If you thought the Jared Leto’s Joker in Suicide Squad was crazy, concept artist Ed Natividad’s newly released paintings will make you even more uncomfortable. At some point in the production process, Suicide Squad’s Joker was meant to go full chaotic, stealing the Batmobile and getting McDonald’s drive thru on a date with Harley.
One of the biggest complaints against DC’s Suicide Squad was the fact that the heavily advertised Joker never really featured in the movie in any meaningful way. Director David Ayer and the Joker actor Jared Leto swear that the bulk of the Joker’s scenes were, unfortunately, left on the cutting room floor during the editing process, but the scenes from Natividad’s concept art suggests that there were probably planned Joker scenes that weren’t even filmed in the first place.
One such scene in Natividad’s concept work appears to be when the Joker breaks into the Batmobile, which is the first time a scene like this has even been suggested, let alone visualized.
The concept art must have been from early in development because it shows a very different-looking Joker than the one audiences saw — you know, the one with the Academy Award-winning “Damaged” tattoo on his forehead? Whereas this Joker looks closer to the Heath Ledger, Dark Knight Joker, complete with classic purple and green suit and Glasgow Smile. There’s also the fact that one of the only times Batman was seen in Suicide Squad was when he was chasing down the Joker’s purple Lamborghini, so it’s hard to imagine where in the movie this scene could even fit in the final film.
Crazier still is this scene with Joker and Harley getting McDonald’s, presumably after some crimes. You can even see Harley with one of the classic Big Mac boxes.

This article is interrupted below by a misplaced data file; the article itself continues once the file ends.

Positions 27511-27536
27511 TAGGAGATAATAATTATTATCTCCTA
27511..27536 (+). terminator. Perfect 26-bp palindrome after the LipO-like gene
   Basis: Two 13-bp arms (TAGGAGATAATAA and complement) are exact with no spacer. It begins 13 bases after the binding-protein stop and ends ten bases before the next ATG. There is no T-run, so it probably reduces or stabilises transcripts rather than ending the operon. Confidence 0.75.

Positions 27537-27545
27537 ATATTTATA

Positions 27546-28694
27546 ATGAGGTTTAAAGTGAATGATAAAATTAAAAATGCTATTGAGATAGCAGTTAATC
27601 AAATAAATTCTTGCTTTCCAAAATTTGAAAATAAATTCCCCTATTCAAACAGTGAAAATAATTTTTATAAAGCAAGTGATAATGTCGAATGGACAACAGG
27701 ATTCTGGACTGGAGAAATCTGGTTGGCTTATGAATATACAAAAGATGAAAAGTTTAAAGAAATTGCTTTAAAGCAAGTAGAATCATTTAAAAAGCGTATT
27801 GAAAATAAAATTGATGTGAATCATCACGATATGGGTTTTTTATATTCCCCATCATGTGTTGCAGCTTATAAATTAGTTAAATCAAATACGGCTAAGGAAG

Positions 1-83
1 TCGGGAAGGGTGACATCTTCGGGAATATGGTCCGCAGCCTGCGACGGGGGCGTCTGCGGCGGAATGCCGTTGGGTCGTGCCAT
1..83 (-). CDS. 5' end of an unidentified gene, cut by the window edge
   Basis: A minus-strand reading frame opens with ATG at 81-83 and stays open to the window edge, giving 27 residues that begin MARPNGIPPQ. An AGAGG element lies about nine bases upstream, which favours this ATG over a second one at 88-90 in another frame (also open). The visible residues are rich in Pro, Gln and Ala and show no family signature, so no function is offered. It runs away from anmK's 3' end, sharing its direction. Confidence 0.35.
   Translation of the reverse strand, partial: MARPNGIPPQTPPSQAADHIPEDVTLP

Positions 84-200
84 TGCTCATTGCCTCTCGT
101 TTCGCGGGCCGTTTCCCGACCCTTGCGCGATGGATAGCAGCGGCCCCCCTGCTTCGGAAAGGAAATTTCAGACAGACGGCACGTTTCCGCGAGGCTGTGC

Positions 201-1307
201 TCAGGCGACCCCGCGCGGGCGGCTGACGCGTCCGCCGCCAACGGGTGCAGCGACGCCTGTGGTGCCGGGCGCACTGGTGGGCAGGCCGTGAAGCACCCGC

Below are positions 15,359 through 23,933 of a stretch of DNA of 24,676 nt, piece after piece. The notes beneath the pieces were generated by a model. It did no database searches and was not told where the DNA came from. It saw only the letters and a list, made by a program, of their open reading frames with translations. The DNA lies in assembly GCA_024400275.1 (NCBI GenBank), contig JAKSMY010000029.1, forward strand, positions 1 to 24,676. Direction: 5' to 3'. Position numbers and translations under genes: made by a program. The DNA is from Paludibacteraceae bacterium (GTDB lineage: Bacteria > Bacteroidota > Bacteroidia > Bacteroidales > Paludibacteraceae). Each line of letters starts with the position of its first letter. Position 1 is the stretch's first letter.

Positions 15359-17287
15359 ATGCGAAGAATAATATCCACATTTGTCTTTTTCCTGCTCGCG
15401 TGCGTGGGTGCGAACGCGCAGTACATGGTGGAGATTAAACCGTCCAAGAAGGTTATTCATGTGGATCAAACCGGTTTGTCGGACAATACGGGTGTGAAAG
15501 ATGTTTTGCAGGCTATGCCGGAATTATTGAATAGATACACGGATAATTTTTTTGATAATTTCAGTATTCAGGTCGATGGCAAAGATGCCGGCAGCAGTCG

DC must have tried to woo a McDonald’s sponsorship deal for Suicide Squad, because up until now, the most recent appearance of any fast food chain in the Batman universe is from February’s Batman #16 where Bruce Wayne visits the Bat Burger, a villain-themed fast food chain complete with novelty foodstuffs like “Jokerized” fries, something that Suicide Squad’s Joker would have either loved or hated.
There are other new and interesting bits of concept art in Natividad’s portfolio including this early concept of the villain Scarecrow who never made an appearance in the final film, but looks totally freaky with his eyeless sack mask and sickle.
And lastly, there’s this image of the Joker standing alongside a possessed Enchantress as they face off against the rest of the Suicide Squad in the film’s climactic battle. The image not only backs up Ayer and Leto’s claims that the Joker figured more prominently in the film in earlier drafts, but suggests that the Joker might have been responsible for the bad events in the whole film. That honestly begs the question: What the hell happened during the production of Suicide Squad that produced all these abandoned concept art ideas?
Suicide Squad is now available on DVD.